“…they rejoiced with exceeding great joy. And when they were come into the house, they saw the young child with Mary his mother, and fell down, and worshipped him…” and “they departed into their own country another way” (King James Bible, Matthew 2:10,11,12)
Unlike modern visitors to the Holy Land, the Wise Men went not as sightseers nor even as pilgrims, but in order to see a Person. And with them they took their own personal gifts with which to pay him homage. It was this intensely personal motive for their journey which caused them to rejoice with exceeding great joy when the star reappeared and pointed them to Bethlehem. For nothing could take the place of the Holy King whom they sought.
In spite of seeing the ancient and famous city of Jerusalem with its novel sights, in spite of travelling through the wild and hilly country of Judaea, so different from the flat and fertile plains of Mesopotamia, in spite of all these things – so interesting to their keen, enquiring minds – their journey would be altogether wasted if at its end they did not find Jesus himself.
So the joy of the shepherds, after they had seen the Saviour of the world in the manger at Bethlehem, was centred on the Person of the Divine Jesus. And their joy, like that of the Wise Men, was the true spirit of worship. As the Wise Men fell down and worshipped the Saviour King, the shepherds returned glorifying and praising God.
There was nothing formal or conventional about the attitude of either. The simple, unsophisticated shepherds went back to their work up the hillside, singing not only with their mouths but in their hearts. In seeming contrast we have the Wise Men’s solemn and dignified presentation of their gifts in the manner prescribed by court ceremonial: but the meaning and sincerity of their act of worship may be measured, not only by their exceeding great joy at the reappearance of the star, but also by the length of their journey and the bitter winds and cold of the nights as they crossed the deserts.
And we should have the same, personal joy in a personal Saviour expressed in worship that comes welling up from the heart. While together we adore him as our Lord, yet for each individual he should be my Lord. And it is this personal love and joy which lights up and vitalises Christian worship.
We must get far beyond the common idea that worship is the same thing as attendance at church services. Worship is an active expression of an inner devotion. It is not just looking and listening, or singing hymns to familiar tunes and watching dignified ceremonial. Such things are but outward forms: to become acts of worship they have to be warmed and enlivened by the offering of the heart, by a personal love and joy in our Saviour.
Without that offering, worship is meaningless and empty. And it is an injunction in Holy Scripture that none shall appear before the Lord empty (Exodus 23:15; Deuteronomy 16:16). If we come empty-hearted we shall also go empty-hearted, for, as Our Lord has told us, the measure we give will be the measure we get (Matthew 7:2).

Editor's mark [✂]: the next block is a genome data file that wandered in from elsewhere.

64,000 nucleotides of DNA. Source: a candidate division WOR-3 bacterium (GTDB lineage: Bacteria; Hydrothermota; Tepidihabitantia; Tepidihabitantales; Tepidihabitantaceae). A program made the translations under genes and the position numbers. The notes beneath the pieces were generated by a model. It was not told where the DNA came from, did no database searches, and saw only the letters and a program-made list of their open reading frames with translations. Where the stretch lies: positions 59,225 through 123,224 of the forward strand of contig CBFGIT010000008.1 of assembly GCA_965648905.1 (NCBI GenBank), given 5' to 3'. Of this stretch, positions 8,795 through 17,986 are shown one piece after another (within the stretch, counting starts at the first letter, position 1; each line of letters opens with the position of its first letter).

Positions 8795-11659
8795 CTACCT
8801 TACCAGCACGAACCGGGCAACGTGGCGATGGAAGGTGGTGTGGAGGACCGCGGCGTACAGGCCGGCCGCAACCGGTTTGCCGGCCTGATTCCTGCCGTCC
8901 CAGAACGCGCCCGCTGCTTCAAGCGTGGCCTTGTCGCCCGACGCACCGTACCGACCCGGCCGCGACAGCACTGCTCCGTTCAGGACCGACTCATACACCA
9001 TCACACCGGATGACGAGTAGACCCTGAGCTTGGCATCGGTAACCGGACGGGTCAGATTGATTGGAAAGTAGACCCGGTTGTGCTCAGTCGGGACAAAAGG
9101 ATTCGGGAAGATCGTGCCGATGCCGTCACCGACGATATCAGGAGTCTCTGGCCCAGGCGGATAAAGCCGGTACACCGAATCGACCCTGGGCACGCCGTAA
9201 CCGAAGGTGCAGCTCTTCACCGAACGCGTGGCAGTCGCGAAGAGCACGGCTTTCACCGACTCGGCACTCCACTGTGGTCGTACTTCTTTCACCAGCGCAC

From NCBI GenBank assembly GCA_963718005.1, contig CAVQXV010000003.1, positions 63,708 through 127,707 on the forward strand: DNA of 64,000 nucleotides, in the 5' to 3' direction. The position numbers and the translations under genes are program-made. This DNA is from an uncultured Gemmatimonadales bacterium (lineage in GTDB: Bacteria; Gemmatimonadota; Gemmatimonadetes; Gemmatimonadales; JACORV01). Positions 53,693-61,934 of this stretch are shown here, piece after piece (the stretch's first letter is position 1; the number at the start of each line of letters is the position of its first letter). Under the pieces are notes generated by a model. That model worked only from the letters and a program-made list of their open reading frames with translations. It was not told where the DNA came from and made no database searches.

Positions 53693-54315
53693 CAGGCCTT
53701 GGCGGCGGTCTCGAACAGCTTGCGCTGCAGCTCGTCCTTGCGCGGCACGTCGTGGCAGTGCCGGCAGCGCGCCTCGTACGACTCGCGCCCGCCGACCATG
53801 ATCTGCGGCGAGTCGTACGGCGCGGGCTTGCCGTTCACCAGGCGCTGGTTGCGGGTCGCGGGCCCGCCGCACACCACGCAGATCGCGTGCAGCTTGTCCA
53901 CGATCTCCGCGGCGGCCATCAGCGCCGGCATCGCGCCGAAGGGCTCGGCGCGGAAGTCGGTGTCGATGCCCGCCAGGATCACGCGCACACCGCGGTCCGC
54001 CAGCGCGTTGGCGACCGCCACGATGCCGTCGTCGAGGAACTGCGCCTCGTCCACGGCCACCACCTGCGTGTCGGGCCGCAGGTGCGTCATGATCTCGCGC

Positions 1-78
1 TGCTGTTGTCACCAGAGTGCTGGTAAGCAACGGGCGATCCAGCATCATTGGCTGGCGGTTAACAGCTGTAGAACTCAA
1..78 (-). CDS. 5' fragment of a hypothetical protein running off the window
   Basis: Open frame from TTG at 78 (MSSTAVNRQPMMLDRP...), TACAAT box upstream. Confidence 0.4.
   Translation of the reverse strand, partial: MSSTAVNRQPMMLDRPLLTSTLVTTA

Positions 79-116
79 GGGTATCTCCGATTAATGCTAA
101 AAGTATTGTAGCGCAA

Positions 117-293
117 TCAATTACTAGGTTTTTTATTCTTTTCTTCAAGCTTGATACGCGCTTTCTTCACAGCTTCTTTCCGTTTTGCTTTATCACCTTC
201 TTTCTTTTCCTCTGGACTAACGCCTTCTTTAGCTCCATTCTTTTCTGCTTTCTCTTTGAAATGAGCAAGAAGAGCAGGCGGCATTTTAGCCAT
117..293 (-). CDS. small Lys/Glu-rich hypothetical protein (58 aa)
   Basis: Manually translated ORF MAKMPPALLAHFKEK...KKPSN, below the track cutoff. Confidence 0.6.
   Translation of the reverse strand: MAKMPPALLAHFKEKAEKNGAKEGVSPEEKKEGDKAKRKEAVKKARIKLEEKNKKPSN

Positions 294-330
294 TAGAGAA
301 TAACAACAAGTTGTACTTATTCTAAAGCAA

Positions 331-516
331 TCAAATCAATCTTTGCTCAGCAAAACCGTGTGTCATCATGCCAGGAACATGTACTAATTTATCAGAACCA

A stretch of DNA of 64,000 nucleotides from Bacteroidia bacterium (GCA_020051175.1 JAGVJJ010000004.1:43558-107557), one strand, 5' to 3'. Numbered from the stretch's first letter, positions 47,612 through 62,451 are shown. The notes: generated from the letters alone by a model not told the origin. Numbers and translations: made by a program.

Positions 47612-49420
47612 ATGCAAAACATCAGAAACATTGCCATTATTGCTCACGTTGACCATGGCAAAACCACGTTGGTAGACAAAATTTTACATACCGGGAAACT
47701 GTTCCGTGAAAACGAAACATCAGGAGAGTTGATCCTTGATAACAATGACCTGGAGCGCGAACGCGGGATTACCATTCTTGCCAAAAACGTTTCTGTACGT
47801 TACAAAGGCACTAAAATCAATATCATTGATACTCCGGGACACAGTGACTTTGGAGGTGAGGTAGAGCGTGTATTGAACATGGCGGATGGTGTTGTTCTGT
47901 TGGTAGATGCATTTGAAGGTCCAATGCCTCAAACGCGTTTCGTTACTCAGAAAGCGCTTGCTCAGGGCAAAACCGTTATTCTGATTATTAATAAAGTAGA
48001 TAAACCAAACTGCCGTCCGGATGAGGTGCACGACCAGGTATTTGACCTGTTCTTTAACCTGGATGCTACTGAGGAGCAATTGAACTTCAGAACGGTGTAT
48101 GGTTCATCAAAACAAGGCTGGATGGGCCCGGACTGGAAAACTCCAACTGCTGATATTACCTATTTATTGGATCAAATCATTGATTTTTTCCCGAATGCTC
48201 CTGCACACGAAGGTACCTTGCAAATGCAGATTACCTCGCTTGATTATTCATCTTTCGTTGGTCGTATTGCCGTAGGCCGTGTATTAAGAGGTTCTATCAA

The chief cause why some are dissatisfied with the worship of the Church is their own failure to contribute to it. For worship is something we offer, and God receives; and it is cold and lifeless for both him and us until it is made radiant by the love and joy of giving one’s whole self to him.
And this personal love and joy in Jesus Christ must illuminate not only the worship of Christians, but also their lives. After the Wise Men had adored the Infant King they departed to their own country “another way”. So everyone today who has been drawn to Our Lord moves, as it were, on another road and on a different level. Life then will never be the same again. It takes on a different character altogether from the old life that preceded it.
And not only is this change an undoubted fact to the person concerned, it is also noticed by others. Just as in the Acts of the Apostles the chief priests recognised that Peter and John had been with Jesus (Acts 4:13) so today the converted Christian’s association with Jesus is revealed by his or her manner of life. By their fruits are they known, the fruits of the Spirit of Christ within them (see Matthew 7:16-18).
There will be love, an attitude of goodwill to all and a spirit of fellowship with those who want to love and serve Our Lord.
There will be joy, a new-found happiness which is independent of the happiness that the world professes to provide: for let us not forget that the practice of our holy Faith cannot fail to make people happy.
There will be inward peace, resting on the sure conviction of God’s love and care, and of the reality of his forgiveness when in penitence this is asked for and received.
There will be a new patience in the face of vexations and annoyances: where before they provoked ill-temper, now they are met with calmness and self-control.
And there will be gentleness and courtesy, in the face of abuse or arrogance or ill manners, as Our Lord’s own teaching and example are followed.
The things about Our Lord which before were admired at a distance are now taken to heart and practised. For that “other way” of life, which the truly converted worshipper finds himself or herself pursuing, is none other than Christ’s way, and it is he who is making them like himself.
Let the worship of each of us, then, be like that of the Wise Men and shepherds who rejoiced with exceeding great joy and fell down and worshipped him, and then returned to their daily tasks another way, glorifying and praising God.